TAMPA — It was an image sent around the world: the quadriplegic dumped to the floor by a Hillsborough County jail deputy.
Today, seven months after the Orient Road Jail booking incident, Hillsborough Sheriff David Gee will hear final recommendations from a panel he created to examine the detention system amid a public relations nightmare.
James Sewell, chairman of the 11-person commission, wouldn't say Tuesday how he thinks the local jails fared: "I promise to tell you tomorrow," he said.
But the retired Florida Department of Law Enforcement administrator said the 30-page report will contain findings and recommendations on everything from jail supervision and staff training to inmate grievance procedures.
"I think we felt that everything contributed to the operation of the jail," he said.
The commission met publicly 12 times in daylong meetings. Sheriff's Office administrators and staff members shared the ins and outs of jail operations, including food service, medical care and personnel.
The panel split up into three work groups, interviewing about 150 sworn and civilian employees on matters dealing with internal affairs, grievances and use of force.
Gee said he hadn't seen the report yet but was eager to hear the findings.
"No matter what I see tomorrow, I think it was worthwhile," Gee said. "If there's areas for improvement, hey, we'll improve. Our goal is to run a good operation, not a shoddy one."
Sewell said the report was written jointly by the commission members, with sections drafted in the three work groups, then rewritten by Sewell and sent back to the panelists for more revisions.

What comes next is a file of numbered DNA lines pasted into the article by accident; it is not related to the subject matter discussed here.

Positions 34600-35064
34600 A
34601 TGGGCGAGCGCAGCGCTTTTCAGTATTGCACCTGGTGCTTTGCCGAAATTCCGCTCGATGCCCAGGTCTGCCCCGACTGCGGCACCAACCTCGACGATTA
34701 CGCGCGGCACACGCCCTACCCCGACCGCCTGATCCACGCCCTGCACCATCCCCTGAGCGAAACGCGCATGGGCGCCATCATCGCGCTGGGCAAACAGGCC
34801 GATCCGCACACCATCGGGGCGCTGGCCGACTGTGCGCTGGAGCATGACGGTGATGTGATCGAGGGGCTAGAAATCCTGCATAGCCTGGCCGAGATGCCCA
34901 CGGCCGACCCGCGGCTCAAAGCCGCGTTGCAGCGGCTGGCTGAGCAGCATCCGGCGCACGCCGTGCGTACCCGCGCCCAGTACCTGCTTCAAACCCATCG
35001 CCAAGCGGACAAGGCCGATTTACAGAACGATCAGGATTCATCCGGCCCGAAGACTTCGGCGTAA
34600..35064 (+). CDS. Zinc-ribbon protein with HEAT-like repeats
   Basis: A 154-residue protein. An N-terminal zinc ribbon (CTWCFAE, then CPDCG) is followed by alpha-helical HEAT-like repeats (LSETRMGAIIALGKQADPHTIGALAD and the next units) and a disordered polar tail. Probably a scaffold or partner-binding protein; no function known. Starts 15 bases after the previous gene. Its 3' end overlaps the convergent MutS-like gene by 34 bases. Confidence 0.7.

Brian Sterner, the quadriplegic whose story prompted the commission, attended more than one meeting, but never directly addressed the panel, though he was invited to do so.
Sterner's former attorney, John Trevena, said he doesn't expect the group's findings to spur sweeping change.
"I doubt it will be that critical," Trevena said. "I don't think there will ever be any real reform until outside individuals are put in an oversight capacity to monitor the operations of the jail."
Community activist Al McCray, who attended most of the meetings, said he plans to issue his own report later this week.
Michael Maddux, Sterner's latest attorney, complimented the work Sewell and the commission has done.
"I'm happy that something positive is going to come out of what Brian went through," he said.
The jails chief, Col. David Parrish, said he hasn't yet finished reading a rough draft of the report, but he was impressed with the panel's thoroughness.
"The commission took the sheriff's direction to heart and has done a top-to-bottom review of the jail system," he said. "Any time you have someone look at your operation with an unbiased, independent perspective, it's a good thing."
Rebecca Catalanello can be reached at (813) 226-3383 or firstname.lastname@example.org.